“Hopefully, we will be able to get through the budget without having to reduce priority or essential services throughout the city,” De Pompa said. “If that holds true, then we are hopeful that our cuts will be limited. We won’t lose too many, if any, additional sworn. That will be remained to be seen.”
After losing 17 positions, De Pompa said he and his command staff had to restructure the department to handle essential services.
“That was devastating to us because comparatively, when you look at our staffing compared to Burbank and Pasadena, it’s significantly less,” he said.
According to a 2008 police report, Glendale had a 1.3 officer ratio per 1,000 residents, while Burbank had 1.5 and Pasadena had 1.8.
Glendale Police Advisory Committee member Rick Barnes said the Glendale police force has been noticeably thinner at recent roll call meetings.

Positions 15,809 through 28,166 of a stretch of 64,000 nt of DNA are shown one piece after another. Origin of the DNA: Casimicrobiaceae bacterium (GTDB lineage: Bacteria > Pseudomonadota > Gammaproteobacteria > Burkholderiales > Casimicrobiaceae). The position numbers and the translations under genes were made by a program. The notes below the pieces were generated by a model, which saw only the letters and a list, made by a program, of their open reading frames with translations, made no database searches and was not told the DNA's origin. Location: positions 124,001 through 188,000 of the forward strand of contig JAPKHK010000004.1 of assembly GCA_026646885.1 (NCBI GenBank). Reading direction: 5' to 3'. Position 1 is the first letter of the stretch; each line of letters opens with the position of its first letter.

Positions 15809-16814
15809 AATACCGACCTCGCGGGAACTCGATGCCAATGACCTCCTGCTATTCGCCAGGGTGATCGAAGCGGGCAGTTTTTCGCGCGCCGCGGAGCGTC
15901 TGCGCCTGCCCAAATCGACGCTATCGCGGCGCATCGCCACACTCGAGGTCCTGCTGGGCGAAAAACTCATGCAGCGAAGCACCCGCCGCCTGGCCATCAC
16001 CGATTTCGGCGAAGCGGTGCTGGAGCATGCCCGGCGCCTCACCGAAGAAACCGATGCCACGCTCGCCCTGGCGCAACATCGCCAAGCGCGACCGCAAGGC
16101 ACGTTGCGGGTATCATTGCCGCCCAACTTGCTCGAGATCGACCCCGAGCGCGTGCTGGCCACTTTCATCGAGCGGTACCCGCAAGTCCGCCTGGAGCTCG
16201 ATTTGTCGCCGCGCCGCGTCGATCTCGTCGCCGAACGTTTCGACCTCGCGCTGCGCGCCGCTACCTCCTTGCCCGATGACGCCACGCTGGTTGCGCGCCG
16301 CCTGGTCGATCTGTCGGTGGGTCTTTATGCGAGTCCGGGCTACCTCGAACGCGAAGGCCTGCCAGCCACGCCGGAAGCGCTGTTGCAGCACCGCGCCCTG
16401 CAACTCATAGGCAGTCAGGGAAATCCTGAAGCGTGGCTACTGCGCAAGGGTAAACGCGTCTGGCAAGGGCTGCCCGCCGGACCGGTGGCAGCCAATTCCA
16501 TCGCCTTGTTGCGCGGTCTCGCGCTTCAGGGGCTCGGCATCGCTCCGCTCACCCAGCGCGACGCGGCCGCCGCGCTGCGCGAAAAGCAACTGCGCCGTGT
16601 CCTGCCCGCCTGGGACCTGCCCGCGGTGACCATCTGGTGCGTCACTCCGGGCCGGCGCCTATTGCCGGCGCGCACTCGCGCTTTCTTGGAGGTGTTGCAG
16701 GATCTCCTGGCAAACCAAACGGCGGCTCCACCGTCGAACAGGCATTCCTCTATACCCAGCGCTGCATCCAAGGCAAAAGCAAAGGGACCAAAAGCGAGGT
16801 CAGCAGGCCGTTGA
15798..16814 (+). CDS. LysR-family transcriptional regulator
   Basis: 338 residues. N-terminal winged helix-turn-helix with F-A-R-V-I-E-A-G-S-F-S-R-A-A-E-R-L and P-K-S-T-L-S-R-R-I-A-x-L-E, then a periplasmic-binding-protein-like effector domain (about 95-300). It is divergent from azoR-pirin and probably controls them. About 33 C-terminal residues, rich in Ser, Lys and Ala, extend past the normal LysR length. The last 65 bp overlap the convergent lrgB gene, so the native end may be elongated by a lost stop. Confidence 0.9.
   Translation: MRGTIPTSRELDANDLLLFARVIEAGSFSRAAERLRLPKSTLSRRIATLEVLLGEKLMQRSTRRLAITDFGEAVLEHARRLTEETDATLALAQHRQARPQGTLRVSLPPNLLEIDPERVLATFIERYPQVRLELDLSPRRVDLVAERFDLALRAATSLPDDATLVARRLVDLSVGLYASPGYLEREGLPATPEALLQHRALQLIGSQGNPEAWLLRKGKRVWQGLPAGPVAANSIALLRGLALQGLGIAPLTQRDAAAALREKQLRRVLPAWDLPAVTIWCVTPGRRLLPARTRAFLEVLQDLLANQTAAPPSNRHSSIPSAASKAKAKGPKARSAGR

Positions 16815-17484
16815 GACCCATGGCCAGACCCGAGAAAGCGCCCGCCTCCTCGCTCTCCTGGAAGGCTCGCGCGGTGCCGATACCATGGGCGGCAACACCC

“I was actually shocked that we would have the reduction of officers,” he said.
During the last round of cuts, police maintained essential crime-fighting functions — including emergency response and criminal investigations — but had to cut most discretionary community-based services, De Pompa said.
How far the city is able to maintain control over local redevelopment revenues will play a major role in how the city addresses the budget gap, De Pompa said.
“There are still a lot of variables that need to be resolved between now and when the city formally adopts its budget,” he said.